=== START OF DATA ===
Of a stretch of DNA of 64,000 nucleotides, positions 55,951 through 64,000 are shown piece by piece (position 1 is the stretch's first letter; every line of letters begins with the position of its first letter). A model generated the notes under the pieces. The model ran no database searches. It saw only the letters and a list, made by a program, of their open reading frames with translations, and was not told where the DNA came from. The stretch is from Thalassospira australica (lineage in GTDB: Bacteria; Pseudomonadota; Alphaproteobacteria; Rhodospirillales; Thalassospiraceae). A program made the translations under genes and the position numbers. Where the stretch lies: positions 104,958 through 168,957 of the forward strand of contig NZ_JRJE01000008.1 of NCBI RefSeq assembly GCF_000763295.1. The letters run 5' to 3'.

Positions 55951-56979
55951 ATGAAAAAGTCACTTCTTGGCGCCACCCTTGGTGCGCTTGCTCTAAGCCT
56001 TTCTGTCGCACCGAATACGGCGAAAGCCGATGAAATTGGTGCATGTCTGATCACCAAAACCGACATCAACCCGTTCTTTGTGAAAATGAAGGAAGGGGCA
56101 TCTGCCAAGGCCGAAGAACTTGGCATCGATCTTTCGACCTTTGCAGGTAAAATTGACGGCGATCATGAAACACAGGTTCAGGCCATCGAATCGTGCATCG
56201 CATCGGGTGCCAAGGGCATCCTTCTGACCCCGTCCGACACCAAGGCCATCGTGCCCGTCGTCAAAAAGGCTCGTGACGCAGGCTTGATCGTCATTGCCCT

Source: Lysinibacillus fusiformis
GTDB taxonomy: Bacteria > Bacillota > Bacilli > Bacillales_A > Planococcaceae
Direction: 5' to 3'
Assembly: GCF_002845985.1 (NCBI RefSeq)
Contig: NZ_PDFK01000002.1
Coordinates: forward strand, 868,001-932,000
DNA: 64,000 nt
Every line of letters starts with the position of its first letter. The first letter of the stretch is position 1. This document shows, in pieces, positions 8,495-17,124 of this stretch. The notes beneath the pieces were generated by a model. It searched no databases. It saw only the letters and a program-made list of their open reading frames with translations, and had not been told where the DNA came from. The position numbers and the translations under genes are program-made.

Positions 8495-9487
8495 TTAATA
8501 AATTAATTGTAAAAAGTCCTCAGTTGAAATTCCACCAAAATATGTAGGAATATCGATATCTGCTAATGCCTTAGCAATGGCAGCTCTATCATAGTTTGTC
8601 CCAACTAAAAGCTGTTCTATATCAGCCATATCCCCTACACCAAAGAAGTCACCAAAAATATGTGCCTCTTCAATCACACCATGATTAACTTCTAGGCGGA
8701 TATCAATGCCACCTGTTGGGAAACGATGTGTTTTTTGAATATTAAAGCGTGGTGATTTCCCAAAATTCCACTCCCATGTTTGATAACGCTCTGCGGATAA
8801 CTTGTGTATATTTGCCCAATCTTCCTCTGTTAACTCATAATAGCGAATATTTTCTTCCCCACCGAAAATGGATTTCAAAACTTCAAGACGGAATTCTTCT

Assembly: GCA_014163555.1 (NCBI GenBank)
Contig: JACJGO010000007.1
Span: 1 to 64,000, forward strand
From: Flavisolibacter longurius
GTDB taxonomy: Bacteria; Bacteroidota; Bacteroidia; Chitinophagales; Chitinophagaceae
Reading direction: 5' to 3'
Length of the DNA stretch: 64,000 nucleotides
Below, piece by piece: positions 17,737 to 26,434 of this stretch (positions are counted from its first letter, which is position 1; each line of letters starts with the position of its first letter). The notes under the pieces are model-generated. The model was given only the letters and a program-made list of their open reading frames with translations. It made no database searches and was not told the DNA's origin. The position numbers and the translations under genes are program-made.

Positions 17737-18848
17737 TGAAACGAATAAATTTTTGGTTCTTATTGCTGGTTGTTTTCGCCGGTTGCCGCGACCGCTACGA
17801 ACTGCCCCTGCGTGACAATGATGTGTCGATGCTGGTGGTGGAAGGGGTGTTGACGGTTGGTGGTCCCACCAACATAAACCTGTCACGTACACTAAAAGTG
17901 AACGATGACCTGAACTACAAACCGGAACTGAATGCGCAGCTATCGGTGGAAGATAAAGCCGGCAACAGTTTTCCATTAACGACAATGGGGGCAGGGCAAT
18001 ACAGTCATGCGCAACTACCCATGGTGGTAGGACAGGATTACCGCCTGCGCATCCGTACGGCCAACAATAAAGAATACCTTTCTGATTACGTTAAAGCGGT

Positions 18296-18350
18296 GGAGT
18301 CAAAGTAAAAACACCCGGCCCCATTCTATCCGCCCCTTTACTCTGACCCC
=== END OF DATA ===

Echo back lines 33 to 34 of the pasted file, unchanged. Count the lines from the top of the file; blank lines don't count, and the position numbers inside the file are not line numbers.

18001 ACAGTCATGCGCAACTACCCATGGTGGTAGGACAGGATTACCGCCTGCGCATCCGTACGGCCAACAATAAAGAATACCTTTCTGATTACGTTAAAGCGGT

Positions 18296-18350